Early intervention is best conceptualised as a system designed to support
family patterns of interaction that best promote children's development.
'Early intervention' can be taken to mean either:
- action taken early in life
- action taken early in the onset or at the diagnosis of impairment
...the large majority of early intervention activity is initiated during the first three years of life.
Shonkoff and Meisels describe the scope of early intervention:
...to promote child health and wellbeing, enhance emerging competencies, minimize developmental delays, remediate existing or emerging disabilities, prevent functional deterioration and promote adaptive parenting and overall family functioning. These goals are accomplished by individualized developmental, educational and therapeutic services for children provided in conjunction with mutually planned support for their families.
Shonkoff and Meisels 2000, in Newman et al, 2010
Early intervention is not just about providing support for disabled children
and their families early in childhood. Disabled children and their families
need properly coordinated support, delivered as soon as they need it,
particularly at key transition points in their lives, and they need services
and support to respond quickly when their circumstances or a child's condition
HM Treasury/DfES, 2007
Early support...is essential to prevent problems such as deteriorating
health, family stress and breakdown, children potentially being placed
in care, and deteriorating emotional and social development for disabled
children and their siblings.
HM Treasury/DfES, 2007
Early intervention means professionals working in partnership with parents
of children with special needs to help their children develop their knowledge
and skills to reach their potential. It builds upon the strengths found
in all children and families.
Research and practice have proven that early intervention produces immediate and long term benefits for children with disabilities, their families, and society.
The key goals of early intervention are:
- To support families in supporting their children's development.
- To promote children's development in key domains (cognitive, social, physical, emotional, linguistic) via early years curriculum and learning opportunities.
- To promote children's coping confidence.
- To prevent the emergence of future problems.
An effective early intervention programme should:
- Be based on a child developmental framework.
- Take a systems perspective, in which all aspects relate and are fully integrated.
- Be evidence-based.
- Be personalised.
- Be child- and family-centred and participative.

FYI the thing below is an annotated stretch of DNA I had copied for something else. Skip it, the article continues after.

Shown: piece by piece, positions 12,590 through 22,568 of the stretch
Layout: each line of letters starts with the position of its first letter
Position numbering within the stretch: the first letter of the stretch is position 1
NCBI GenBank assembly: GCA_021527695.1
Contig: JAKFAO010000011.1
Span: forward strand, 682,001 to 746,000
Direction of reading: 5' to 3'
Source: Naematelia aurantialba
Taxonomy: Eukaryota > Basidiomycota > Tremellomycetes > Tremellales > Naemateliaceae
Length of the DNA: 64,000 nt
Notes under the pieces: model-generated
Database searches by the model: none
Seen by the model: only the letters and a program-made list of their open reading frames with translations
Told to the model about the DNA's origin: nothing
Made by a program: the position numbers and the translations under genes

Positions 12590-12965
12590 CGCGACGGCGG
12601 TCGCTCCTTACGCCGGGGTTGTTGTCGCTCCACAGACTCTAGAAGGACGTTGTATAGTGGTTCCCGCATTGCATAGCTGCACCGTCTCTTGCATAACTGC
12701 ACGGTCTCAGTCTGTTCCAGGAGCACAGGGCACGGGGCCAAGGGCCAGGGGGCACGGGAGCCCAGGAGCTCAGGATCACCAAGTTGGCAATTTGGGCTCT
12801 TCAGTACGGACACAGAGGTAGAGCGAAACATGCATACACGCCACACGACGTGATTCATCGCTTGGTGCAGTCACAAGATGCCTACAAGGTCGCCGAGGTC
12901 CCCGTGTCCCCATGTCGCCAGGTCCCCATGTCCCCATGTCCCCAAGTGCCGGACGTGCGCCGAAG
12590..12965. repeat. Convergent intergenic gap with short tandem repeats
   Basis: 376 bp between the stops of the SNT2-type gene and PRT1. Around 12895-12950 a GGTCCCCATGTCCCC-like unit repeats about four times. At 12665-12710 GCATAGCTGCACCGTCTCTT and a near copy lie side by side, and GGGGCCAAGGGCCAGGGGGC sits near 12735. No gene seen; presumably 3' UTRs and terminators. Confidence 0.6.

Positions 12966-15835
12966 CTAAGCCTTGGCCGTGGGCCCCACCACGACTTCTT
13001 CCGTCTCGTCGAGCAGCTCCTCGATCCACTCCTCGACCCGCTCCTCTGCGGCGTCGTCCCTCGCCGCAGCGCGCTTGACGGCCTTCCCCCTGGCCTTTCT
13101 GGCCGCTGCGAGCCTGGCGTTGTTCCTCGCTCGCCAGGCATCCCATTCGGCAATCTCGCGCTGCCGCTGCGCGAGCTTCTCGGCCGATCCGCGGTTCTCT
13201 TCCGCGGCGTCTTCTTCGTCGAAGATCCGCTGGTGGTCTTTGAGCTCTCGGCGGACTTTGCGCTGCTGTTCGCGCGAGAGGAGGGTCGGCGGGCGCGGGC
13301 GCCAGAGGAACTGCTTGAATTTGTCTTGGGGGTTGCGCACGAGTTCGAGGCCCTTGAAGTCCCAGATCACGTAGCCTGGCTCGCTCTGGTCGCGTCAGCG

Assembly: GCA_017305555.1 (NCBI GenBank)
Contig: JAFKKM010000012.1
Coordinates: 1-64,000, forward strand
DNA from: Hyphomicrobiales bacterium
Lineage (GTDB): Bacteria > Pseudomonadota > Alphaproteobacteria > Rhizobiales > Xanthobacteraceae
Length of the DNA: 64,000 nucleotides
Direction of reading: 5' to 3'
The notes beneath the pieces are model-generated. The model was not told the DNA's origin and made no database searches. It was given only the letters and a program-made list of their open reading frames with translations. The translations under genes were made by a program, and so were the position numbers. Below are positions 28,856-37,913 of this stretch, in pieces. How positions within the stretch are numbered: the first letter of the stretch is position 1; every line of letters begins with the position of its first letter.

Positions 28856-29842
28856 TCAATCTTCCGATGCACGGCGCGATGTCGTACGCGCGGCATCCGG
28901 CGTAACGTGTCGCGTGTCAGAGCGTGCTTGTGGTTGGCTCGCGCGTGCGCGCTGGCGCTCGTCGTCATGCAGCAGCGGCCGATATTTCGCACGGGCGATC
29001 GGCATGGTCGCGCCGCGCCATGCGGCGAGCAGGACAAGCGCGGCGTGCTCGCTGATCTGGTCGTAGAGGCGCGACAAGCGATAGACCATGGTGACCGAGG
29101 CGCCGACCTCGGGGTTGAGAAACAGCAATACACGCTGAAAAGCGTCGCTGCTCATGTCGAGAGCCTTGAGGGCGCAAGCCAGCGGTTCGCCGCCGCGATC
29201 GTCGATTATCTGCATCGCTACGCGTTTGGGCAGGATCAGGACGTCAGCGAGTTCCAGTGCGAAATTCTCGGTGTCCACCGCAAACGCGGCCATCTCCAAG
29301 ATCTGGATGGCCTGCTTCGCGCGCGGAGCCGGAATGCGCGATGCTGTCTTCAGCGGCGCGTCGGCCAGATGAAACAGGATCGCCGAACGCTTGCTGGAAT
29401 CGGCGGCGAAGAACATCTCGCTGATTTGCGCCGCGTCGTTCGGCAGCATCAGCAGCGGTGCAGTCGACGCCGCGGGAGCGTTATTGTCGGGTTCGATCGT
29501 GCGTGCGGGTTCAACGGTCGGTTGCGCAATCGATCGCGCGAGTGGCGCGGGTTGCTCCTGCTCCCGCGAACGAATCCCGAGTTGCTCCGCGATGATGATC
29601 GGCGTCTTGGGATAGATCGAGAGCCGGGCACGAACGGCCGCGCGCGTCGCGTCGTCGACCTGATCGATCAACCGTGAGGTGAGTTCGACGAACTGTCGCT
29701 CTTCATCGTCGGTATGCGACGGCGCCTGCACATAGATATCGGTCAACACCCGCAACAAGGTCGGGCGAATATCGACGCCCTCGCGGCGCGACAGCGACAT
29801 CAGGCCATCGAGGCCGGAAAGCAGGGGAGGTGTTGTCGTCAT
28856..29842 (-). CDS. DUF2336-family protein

- Value families and professionals.
- Work to shared agenda and shared goals.
- Be proactive in identifying risks and concerns.
- Be overviewed, monitored and evaluated with opportunities for child/family feedback.
- Accommodate cultural differences.
Based on Guralnick, 2005
early intervention programmes
Families value the following features of early intervention programmes:
- A full statutory-voluntary sector mix.
- Early and sympathetic diagnosis and intervention.
- A 'whole' family approach in partnership.
- Simplicity rather than complexity.
- Aspirational features of services.
- Intensive and persistent interventions – as long as excessive demands were not made of carers, especially mothers.
Parents valued family-centred services delivered by skilled, knowledgeable
and efficient professionals, especially where key workers were part of the
overall package... [Keyworkers] are associated with better family relationships,
quicker access to financial benefits and reduced parental stress.
Based on Newman et al, 2010
Key reciprocal functions of early intervention:
- The provision of information
Major accomplishments of early intervention
- Parent-child transactions
- Centrality of family centred approaches
- Family orchestrated child experiences
- Effectiveness: evidence from model programmes
Challenges to early intervention programmes
- Practice models
- Styles of partnership
- Family-based intervention
Identify the key elements of early intervention, and draw up a plan, including specific actions, of how you could apply them for the families of the children and young people you work with.
Guralnick (2007) 'Future directions in early intervention'. Paper to the second International Society on Early Intervention held in conjunction with the University of Zagreb's 7th Annual Scientific conference 'Research in education and rehabilitation science', Zagreb, Croatia (14-16 June).
Carpenter, B. (2004) 'Early Intervention: A 21st-century concept or a lost cause?'. Paper presented to the European Conference on 'The European Dimension of Special Education: Emergence of a Different Profile', Thessaloniki, Greece (November).
Guralnick, M.J. (2005) 'Early intervention for children with intellectual disabilities: current knowledge and future prospects', Journal of applied research in intellectual disabilities, 18 (4), 313-324.
Newman, T., McEwen, J., Mackin, H. and Slowley, M. (Barnardo's Policy and Research Unit) (2010) Improving the Wellbeing of Disabled Children (up to Age 8) and their Families through Increasing the Quality and Range of Early Years Interventions. London: Centre for Excellence and Outcomes in Children and Young People's Services (C4EO).